Brian, a man of many parts

SHARE

By John Keast

Brian Smith reckons his best “school” book was about the Pratt and Whitney radial engine.

As a lad, he read it and re-read it.

He does not have a Pratt and Whitney engine at his Winchester property, but he has just about everything else.

Mr Smith, a spry 78, is a man who gets things done.

And he’s been tinkering with motors since he was a boy.

“When I was seven I worked on a (Lanz) Bulldog. I brought it from Mt Michael (near Fairlie) and ploughed a block with it.

“I’ve had a lot of fun and done a lot of crazy things over the years.”

Mr Smith is a regular at A&P shows with partner Leeanne Peatman.

They display stationary engines – they have many from which to choose – but the one they use most is one rigged so that a doll gets a dunking.

It is a fun contraption Mr Smith built from scrap.

The engine was recovered from a property in the Mackenzie, and the rest he made himself.

It is the self-taught ethic.

Mr Smith reckons he would have been lucky to have been at school for three days in any week.

He learnt on the job.

Over the decades Mr Smith has worked on farms, as a carpenter, logging and driving at Harihari – where if something broke you fixed it yourself – then as a Forest Service bush inspector in the North Island.

At Harihari, the boss said of his truck: “If it jumps out of low gear, jump out.”

It did and he did.

In later years, Mr Smith worked on farms in Western Australia, once seeing 11,000ha in three months.

He reckons that was a good effort.

On the East Coast of the North Island, Mr Smith reckoned a chainsaw had the value of a horse, and the work up there was fun.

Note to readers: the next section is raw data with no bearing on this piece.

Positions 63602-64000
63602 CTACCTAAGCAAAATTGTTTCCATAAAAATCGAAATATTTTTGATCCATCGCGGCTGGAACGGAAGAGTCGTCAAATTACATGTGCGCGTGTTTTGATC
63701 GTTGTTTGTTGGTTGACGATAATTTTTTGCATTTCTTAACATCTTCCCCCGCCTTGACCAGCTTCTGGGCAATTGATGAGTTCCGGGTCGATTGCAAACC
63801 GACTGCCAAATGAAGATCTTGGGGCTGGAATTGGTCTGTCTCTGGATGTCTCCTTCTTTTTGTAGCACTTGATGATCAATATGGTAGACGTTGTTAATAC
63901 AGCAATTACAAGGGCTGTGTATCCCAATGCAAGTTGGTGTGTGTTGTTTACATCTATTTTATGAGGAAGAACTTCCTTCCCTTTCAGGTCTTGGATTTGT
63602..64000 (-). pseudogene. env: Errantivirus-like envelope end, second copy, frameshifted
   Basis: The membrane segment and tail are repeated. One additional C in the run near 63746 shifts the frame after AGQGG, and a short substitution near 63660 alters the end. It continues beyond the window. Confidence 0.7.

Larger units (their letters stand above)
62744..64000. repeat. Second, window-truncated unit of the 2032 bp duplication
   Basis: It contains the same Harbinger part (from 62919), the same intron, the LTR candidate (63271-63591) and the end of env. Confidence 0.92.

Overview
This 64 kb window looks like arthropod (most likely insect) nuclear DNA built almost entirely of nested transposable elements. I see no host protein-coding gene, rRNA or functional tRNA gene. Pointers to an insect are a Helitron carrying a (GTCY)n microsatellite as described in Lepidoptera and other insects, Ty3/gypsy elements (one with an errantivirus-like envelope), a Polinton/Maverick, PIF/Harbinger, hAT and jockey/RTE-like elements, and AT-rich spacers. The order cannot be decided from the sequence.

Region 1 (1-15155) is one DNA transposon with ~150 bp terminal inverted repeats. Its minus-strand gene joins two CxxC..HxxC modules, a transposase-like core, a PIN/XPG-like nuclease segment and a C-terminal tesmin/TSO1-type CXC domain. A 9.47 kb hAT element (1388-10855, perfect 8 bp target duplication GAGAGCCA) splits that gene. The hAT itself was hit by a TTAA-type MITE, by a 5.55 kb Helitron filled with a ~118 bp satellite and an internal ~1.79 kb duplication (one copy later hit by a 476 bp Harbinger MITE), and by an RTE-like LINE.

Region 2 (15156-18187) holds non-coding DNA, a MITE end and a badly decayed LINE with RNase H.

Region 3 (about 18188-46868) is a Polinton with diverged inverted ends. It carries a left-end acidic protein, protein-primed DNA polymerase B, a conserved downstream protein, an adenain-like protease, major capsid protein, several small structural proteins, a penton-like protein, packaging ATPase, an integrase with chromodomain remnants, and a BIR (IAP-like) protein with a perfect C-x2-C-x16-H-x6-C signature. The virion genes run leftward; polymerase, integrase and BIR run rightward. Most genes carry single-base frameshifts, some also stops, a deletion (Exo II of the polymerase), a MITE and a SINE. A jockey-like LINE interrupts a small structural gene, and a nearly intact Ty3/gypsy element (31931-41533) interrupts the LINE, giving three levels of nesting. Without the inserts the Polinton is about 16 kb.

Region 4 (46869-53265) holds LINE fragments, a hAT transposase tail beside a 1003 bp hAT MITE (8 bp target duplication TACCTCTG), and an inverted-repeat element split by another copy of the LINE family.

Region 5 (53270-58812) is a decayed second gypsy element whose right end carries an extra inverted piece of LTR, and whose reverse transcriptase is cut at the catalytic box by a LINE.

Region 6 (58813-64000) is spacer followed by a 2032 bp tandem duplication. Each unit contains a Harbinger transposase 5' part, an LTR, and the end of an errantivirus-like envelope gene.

Now, in retirement, Mr Smith has time for his passions – engines and engineering.

Partner Leeanne said he could disappear into a shed with a lump of metal and come out with an intricate part.

Given the age of some of the engines, stationary and otherwise, it is often necessary.

Mr Smith has three Bulldog tractors – one at Winchester and two elsewhere.

Another prized possession in a Reid and Gray chaff-cutter.

Mr Smith teamed up with John Booth and John French from Ashburton in giving displays with it, with horses providing the power.

Elsewhere, they have used a tractor.

The engine or chaff-cutting displays are seen wide and far – Oamaru, Pleasant Point, Methven, Waiau, Ward.

At home, there is always another project waiting to be finished; another stationary engine, a massive generator, a super-size drill press.

Some are bought, some traded, some donated.

People know that gear in Mr Smith’s hands has a good home.

There are Gardners, Unions, Crossleys.

Sheds have gear of all descriptions.

“What,” says Mr Smith, “is this?”

It is a blacksmith’s ruler.

Not everyone has one of those.

Brian Smith does.

He has the scales from Dalgety’s in Fairlie, the Bulldogs, Enfields, engines that soar and that that sing.

And if he can’t get parts, Mr Smith makes them.

“When you live at Harihari, if you can’t fix it yourself, it doesn’t get fixed.”